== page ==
Man-Thing #9 (1974)

You might think from my recent series of articles about mediocre – and worse – ’70s comics that all of were pretty crappy, cheezy and flashy little bits of four-color fun and nothing more. That’s the stereotype of comics, right? But nothing could be further from the truth. Comics in the 1970s, like most media, followed Sturgeon’s waw: 90% of everything is crap. But that 10% of comics are great, and that what I’m going to write about in the next few days: good ’70s comics.
And what better comic to start with than one of the finest series of that era, the Man-Thing, by perhaps my favorite comics writers, Steve Gerber.
The Man-Thing was a mindless creature who lived in the Everglades Swamp in Florida. Most of the time the Man-Thing lived in his own little world like any other creature. But when emotions invaded his swamp, the Man-Thing would be compelled to react. Mindless and emotionless, the Man-Thing was essentially a supporting character in his own comic as emotional storms happened all around him. Sometimes he would meet a teenager named Jennifer with wizardly powers, sometimes his path would cross with a down-on-his-luck radio DJ named Richard Rory, once, improbably, the Man-Thing crossed the path of Howard the Duck. There was an amazing elasticity to the stories as penned by Gerber. Literally anythng could happen. The story could be about a clown rising from the dead or it could be about book burning. It could be about a naive Superman analogue finding his way, or it could be about the horrible feeling of being a child ostracized in his high school.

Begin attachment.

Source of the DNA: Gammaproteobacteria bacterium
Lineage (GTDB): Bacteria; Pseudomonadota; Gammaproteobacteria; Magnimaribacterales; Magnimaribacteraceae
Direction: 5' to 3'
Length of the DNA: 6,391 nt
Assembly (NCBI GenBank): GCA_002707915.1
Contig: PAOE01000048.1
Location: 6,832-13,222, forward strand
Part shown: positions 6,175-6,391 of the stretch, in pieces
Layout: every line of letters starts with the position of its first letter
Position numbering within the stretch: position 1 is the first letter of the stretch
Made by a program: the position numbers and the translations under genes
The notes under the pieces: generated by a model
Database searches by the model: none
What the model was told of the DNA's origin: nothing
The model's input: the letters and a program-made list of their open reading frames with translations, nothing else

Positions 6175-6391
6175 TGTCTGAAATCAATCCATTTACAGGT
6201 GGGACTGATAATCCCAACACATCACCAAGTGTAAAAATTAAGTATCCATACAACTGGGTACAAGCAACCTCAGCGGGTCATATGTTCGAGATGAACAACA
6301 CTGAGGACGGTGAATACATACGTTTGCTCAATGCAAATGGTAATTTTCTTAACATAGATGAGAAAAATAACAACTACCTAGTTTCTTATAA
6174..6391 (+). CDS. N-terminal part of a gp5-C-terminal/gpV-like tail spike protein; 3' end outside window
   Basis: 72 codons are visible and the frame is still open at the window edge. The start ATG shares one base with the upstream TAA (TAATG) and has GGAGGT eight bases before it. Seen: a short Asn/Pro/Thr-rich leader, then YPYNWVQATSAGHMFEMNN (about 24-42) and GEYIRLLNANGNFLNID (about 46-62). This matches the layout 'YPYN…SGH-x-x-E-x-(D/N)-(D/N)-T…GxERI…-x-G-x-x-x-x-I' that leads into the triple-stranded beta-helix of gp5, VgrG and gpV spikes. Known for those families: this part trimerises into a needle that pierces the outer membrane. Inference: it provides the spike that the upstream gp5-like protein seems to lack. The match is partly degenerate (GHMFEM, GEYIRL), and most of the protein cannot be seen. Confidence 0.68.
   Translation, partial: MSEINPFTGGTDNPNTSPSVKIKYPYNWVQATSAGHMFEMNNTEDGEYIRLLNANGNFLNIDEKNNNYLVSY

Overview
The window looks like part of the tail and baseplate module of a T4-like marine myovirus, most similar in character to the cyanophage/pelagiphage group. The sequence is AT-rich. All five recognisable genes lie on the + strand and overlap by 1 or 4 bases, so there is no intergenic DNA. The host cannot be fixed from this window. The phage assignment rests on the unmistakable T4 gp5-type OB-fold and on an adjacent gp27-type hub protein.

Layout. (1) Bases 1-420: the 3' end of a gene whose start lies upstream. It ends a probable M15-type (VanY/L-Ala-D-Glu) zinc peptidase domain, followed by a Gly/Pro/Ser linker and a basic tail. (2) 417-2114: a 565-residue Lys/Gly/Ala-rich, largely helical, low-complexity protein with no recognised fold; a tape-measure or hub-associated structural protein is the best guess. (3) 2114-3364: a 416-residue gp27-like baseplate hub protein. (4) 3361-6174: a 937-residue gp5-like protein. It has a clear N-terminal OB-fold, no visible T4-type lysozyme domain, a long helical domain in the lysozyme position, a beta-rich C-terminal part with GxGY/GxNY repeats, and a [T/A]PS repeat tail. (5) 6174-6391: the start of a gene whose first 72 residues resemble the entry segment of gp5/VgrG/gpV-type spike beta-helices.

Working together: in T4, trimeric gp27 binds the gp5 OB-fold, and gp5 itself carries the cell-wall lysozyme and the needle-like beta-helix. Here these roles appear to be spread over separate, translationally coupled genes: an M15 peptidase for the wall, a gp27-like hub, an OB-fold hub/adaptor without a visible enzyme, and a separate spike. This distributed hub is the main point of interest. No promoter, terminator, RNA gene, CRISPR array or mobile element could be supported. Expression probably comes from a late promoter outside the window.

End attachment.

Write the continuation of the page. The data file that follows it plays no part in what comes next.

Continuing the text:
It was a heady mix, emotional and thoughtful, the kind of series that only the most talented of writers could make succeed. Gerber was the perfect writer for this series, since his stories were all about emotion, confusion and disappointment. He’s always been one of the most intelligent and probing comic writers, writing with soul and energy and a heart searching for answers in a meaningless world.
This issue, "Deathwatch," starts with these wonderful captions, which capture the book well: "It is Monday… which means nothing to the macabre Man-Thing… to a creature who cannot reason, who barely notices the passing of the seasons, let alone the days and nights. But Monday is washday for Maybelle Tork, who despite all reason, lives here, in this tiny hovel, amid the brooding shadows of the swamp."
It turns out that Maybelle is an old woman who lives an isolated life with her husband Zeke at the edge of the swamp. Unfortunately, Maybelle is a sick woman, Fearing a heart attack, Maybelle sends Zeke to town for drugs. Unfortunately, while he’s on his way, Maybelle has the heart attack and dies. Meanwhile, as Zeke boats to town, he keeps getting attacked by creatures that seem to be possessed with an evil spirit… and that’s it. To be continued.
The story’s short and compact, but still seems to take its time, like a shaggy dog story leading nowhere. At the same time, Gerber’s captions give everything a comfortable energy.
Mike Ploog’s art is a gorgeous fit for this comic. His style is perfect for the swamp life. A reader can imagine the mists of the swamp hanging over every panel, giving the comic an incredible sense of its place. Maybelle and Zeke are gorgeously rendered, looking odd and weird and real all at the same time.
This might not be the most typical Man-Thing issue, but it still shows Gerber and Ploog at their best.

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